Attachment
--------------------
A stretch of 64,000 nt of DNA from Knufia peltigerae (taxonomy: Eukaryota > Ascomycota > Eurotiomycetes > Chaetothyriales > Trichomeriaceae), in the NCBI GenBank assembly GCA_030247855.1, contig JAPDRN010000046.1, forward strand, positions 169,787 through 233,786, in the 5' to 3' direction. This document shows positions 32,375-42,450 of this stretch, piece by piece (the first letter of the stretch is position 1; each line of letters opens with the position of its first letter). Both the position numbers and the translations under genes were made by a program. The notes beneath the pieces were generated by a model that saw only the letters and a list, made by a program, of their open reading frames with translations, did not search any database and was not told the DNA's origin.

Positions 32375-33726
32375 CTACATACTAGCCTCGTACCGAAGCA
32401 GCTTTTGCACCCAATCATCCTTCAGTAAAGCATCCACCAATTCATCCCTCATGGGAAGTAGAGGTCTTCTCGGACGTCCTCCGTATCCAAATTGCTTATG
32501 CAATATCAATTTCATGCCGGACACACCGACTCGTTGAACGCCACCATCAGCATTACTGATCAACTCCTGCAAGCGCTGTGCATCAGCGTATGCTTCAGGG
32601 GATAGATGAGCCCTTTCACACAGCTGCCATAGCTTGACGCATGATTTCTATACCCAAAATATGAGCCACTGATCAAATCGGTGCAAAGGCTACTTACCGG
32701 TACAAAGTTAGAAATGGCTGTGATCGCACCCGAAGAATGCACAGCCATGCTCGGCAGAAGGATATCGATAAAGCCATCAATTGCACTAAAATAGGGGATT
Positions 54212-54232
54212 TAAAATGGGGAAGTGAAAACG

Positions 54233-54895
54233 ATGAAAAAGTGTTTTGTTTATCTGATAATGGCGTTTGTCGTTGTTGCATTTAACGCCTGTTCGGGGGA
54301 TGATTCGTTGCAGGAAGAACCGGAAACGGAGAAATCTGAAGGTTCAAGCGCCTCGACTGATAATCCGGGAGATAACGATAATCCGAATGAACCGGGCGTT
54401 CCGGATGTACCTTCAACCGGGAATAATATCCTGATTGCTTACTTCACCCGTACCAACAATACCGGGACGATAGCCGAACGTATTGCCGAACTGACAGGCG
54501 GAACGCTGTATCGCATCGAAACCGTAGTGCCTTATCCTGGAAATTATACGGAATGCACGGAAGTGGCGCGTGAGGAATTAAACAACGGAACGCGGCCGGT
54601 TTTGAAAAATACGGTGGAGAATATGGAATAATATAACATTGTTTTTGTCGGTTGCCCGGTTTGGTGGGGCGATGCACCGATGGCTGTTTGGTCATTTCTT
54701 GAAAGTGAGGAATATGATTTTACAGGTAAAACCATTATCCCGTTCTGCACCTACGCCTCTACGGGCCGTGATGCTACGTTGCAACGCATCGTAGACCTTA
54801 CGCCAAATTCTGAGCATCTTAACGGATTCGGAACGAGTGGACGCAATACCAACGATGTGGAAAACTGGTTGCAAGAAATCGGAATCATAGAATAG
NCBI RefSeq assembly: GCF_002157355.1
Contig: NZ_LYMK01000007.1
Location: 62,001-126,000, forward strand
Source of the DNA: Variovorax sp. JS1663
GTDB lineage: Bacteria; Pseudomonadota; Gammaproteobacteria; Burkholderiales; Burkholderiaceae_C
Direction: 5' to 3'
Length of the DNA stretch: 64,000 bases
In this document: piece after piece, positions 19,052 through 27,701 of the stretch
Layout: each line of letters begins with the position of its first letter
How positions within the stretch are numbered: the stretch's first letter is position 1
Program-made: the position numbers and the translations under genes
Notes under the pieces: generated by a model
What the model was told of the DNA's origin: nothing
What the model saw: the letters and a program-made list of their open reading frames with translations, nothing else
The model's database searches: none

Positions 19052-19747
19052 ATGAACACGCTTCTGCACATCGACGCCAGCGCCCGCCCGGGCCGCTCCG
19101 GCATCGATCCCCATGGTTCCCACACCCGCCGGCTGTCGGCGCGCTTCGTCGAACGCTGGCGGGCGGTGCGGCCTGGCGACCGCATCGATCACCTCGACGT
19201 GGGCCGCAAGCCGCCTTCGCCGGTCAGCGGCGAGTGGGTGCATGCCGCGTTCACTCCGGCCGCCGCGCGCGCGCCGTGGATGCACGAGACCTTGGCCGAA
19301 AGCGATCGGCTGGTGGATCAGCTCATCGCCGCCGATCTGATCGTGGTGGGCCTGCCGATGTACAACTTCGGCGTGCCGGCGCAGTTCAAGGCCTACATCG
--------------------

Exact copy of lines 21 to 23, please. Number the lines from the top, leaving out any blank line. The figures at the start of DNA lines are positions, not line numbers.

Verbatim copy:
Source of the DNA: Variovorax sp. JS1663
GTDB lineage: Bacteria; Pseudomonadota; Gammaproteobacteria; Burkholderiales; Burkholderiaceae_C
Direction: 5' to 3'